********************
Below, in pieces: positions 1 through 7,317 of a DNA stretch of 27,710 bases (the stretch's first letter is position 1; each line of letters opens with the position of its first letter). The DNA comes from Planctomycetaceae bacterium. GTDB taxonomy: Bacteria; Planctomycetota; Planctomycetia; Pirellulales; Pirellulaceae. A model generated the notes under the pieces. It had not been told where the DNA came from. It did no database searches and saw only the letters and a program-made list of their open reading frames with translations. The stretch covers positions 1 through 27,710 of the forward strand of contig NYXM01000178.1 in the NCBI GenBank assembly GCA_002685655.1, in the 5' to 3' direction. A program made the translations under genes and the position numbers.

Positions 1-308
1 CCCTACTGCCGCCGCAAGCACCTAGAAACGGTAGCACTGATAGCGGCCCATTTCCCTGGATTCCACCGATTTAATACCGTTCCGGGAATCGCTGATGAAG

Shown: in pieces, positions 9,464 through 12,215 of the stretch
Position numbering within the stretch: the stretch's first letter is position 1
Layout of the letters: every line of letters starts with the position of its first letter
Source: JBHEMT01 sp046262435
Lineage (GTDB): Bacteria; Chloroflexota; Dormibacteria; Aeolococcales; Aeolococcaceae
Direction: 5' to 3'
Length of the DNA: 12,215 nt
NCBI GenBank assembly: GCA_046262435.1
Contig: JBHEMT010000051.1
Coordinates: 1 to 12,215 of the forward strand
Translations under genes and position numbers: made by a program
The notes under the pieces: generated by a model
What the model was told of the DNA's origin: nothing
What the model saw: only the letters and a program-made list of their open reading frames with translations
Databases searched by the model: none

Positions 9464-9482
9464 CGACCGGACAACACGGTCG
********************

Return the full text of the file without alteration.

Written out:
Below, in pieces: positions 1 through 7,317 of a DNA stretch of 27,710 bases (the stretch's first letter is position 1; each line of letters opens with the position of its first letter). The DNA comes from Planctomycetaceae bacterium. GTDB taxonomy: Bacteria; Planctomycetota; Planctomycetia; Pirellulales; Pirellulaceae. A model generated the notes under the pieces. It had not been told where the DNA came from. It did no database searches and saw only the letters and a program-made list of their open reading frames with translations. The stretch covers positions 1 through 27,710 of the forward strand of contig NYXM01000178.1 in the NCBI GenBank assembly GCA_002685655.1, in the 5' to 3' direction. A program made the translations under genes and the position numbers.

Positions 1-308
1 CCCTACTGCCGCCGCAAGCACCTAGAAACGGTAGCACTGATAGCGGCCCATTTCCCTGGATTCCACCGATTTAATACCGTTCCGGGAATCGCTGATGAAG

Shown: in pieces, positions 9,464 through 12,215 of the stretch
Position numbering within the stretch: the stretch's first letter is position 1
Layout of the letters: every line of letters starts with the position of its first letter
Source: JBHEMT01 sp046262435
Lineage (GTDB): Bacteria; Chloroflexota; Dormibacteria; Aeolococcales; Aeolococcaceae
Direction: 5' to 3'
Length of the DNA: 12,215 nt
NCBI GenBank assembly: GCA_046262435.1
Contig: JBHEMT010000051.1
Coordinates: 1 to 12,215 of the forward strand
Translations under genes and position numbers: made by a program
The notes under the pieces: generated by a model
What the model was told of the DNA's origin: nothing
What the model saw: only the letters and a program-made list of their open reading frames with translations
Databases searched by the model: none

Positions 9464-9482
9464 CGACCGGACAACACGGTCG